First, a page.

1 Answer | Add Yours
"The Pinballs" by Betsy Byars is a wonderful story. The story begins with three foster children who are sent to live with the Masons, a married couple who cannot have children on their own. The children are removed from their home for different reasons.
When Harvey first arrives at the Mason home, he has two broken legs. His father had accidentally hit him with his new car during an argument. Harvey's mother left the family to live on a commune and he has not seen her since he was about 7 or 8-years-old. His father became a functioning alcoholic soon after.
Thomas J finds himself with the Mason family when the 90-year-old twins who have been raising him both fall and break their hips (on the same day at the exact same time). Thomas J has no memory of his family. He was told by the twins that he simply wandered into their yard when he was about one year old. They meant to take him into the city to child services, but in their old age, they just never got around to it.
Carlie is the most outspoken of the three children and no longer lives at home because of the violence between her and her mother's boyfriend. Carlie is very rough around the edges and despite the violence in her home, she still believes that she will be back at home in a matter of weeks. The book gets its name because Carlie refers to herself and the other foster children as pin-balls that get bounced from one place to another.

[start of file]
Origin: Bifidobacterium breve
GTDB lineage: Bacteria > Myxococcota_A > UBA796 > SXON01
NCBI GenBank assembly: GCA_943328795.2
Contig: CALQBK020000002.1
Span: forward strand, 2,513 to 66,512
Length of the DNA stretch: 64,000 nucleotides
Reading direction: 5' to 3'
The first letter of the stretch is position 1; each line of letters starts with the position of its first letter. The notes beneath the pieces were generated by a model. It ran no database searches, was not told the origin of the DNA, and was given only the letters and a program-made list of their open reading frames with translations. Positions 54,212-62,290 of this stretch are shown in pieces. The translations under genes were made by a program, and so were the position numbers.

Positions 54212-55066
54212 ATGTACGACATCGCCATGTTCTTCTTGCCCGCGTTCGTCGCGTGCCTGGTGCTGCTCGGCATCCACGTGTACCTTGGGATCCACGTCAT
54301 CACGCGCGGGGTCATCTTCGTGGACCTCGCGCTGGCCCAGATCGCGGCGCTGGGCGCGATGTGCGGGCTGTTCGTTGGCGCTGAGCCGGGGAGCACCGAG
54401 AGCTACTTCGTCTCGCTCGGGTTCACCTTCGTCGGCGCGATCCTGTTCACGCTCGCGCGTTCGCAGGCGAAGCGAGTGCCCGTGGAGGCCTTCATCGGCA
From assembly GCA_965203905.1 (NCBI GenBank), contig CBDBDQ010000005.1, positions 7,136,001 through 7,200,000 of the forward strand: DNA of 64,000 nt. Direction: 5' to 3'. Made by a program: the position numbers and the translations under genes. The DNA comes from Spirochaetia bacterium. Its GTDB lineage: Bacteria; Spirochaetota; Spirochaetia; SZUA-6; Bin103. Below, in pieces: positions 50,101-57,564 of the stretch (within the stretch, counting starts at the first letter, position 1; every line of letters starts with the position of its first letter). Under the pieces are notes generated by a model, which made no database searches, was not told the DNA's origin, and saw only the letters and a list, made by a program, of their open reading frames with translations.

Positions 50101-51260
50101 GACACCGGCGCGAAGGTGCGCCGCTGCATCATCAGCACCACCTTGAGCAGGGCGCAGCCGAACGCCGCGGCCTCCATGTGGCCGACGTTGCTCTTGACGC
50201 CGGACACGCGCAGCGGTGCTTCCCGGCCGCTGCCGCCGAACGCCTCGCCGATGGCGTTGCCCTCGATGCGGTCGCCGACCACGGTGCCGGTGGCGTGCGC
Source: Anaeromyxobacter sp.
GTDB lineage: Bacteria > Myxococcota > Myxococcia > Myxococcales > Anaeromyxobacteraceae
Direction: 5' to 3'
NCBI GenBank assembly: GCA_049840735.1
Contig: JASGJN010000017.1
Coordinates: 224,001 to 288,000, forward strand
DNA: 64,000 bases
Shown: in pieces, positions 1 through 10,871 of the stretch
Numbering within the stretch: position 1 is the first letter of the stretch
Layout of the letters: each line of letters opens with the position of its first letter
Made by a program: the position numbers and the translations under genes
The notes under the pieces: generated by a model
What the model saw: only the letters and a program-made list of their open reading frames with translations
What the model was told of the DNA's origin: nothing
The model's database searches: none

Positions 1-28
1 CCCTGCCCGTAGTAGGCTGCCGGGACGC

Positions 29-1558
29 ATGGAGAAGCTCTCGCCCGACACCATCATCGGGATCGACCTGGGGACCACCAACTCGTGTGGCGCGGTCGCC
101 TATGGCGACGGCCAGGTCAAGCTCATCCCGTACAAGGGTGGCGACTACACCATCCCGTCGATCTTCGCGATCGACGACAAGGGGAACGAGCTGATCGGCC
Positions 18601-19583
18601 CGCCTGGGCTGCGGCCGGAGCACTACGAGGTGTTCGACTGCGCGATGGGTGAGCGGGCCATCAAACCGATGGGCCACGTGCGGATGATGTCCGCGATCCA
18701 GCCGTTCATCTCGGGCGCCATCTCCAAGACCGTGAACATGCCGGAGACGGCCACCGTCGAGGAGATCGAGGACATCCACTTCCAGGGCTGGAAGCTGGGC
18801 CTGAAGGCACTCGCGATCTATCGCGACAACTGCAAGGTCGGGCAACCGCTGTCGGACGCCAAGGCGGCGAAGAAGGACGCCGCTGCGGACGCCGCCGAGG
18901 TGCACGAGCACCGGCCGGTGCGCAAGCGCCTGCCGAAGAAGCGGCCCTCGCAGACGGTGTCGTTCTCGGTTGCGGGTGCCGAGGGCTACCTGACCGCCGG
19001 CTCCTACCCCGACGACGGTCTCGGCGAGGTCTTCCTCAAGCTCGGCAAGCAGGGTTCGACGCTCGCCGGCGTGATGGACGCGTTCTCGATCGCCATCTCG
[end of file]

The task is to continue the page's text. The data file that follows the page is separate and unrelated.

The children are dealing with their own issues while trying to find a place in their new surroundings. Although they all come from different backgrounds, with the help of the Masons, the children learn that being a family means standing by each other in hard times and standing up for one another. It ends with them realizing that they are no longer pin-balls, because they have found one with each other.
This is an excellent novel to use when teaching characterization as the characters do change and grow from the beginning to the end of the story. It teaches themes like friendship, forgiveness, and of course family.
We’ve answered 317,784 questions. We can answer yours, too.Ask a question